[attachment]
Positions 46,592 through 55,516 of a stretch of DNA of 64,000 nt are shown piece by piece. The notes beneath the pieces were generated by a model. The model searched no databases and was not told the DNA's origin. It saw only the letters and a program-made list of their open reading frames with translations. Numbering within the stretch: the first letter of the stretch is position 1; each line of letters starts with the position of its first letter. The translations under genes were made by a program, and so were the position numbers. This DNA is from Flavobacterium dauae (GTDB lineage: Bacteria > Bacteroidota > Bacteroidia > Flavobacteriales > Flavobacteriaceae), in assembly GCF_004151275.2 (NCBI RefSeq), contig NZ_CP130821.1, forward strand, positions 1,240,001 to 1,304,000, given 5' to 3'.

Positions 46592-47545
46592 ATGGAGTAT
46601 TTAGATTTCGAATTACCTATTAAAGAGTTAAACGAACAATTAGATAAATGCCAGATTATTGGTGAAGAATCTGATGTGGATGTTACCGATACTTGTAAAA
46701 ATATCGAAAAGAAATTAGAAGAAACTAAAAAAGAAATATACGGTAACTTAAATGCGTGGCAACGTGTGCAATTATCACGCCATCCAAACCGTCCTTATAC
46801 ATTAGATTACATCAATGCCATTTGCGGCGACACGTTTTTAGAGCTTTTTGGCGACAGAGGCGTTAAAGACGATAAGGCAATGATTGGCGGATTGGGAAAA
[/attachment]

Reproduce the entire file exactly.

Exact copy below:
Positions 46,592 through 55,516 of a stretch of DNA of 64,000 nt are shown piece by piece. The notes beneath the pieces were generated by a model. The model searched no databases and was not told the DNA's origin. It saw only the letters and a program-made list of their open reading frames with translations. Numbering within the stretch: the first letter of the stretch is position 1; each line of letters starts with the position of its first letter. The translations under genes were made by a program, and so were the position numbers. This DNA is from Flavobacterium dauae (GTDB lineage: Bacteria > Bacteroidota > Bacteroidia > Flavobacteriales > Flavobacteriaceae), in assembly GCF_004151275.2 (NCBI RefSeq), contig NZ_CP130821.1, forward strand, positions 1,240,001 to 1,304,000, given 5' to 3'.

Positions 46592-47545
46592 ATGGAGTAT
46601 TTAGATTTCGAATTACCTATTAAAGAGTTAAACGAACAATTAGATAAATGCCAGATTATTGGTGAAGAATCTGATGTGGATGTTACCGATACTTGTAAAA
46701 ATATCGAAAAGAAATTAGAAGAAACTAAAAAAGAAATATACGGTAACTTAAATGCGTGGCAACGTGTGCAATTATCACGCCATCCAAACCGTCCTTATAC
46801 ATTAGATTACATCAATGCCATTTGCGGCGACACGTTTTTAGAGCTTTTTGGCGACAGAGGCGTTAAAGACGATAAGGCAATGATTGGCGGATTGGGAAAA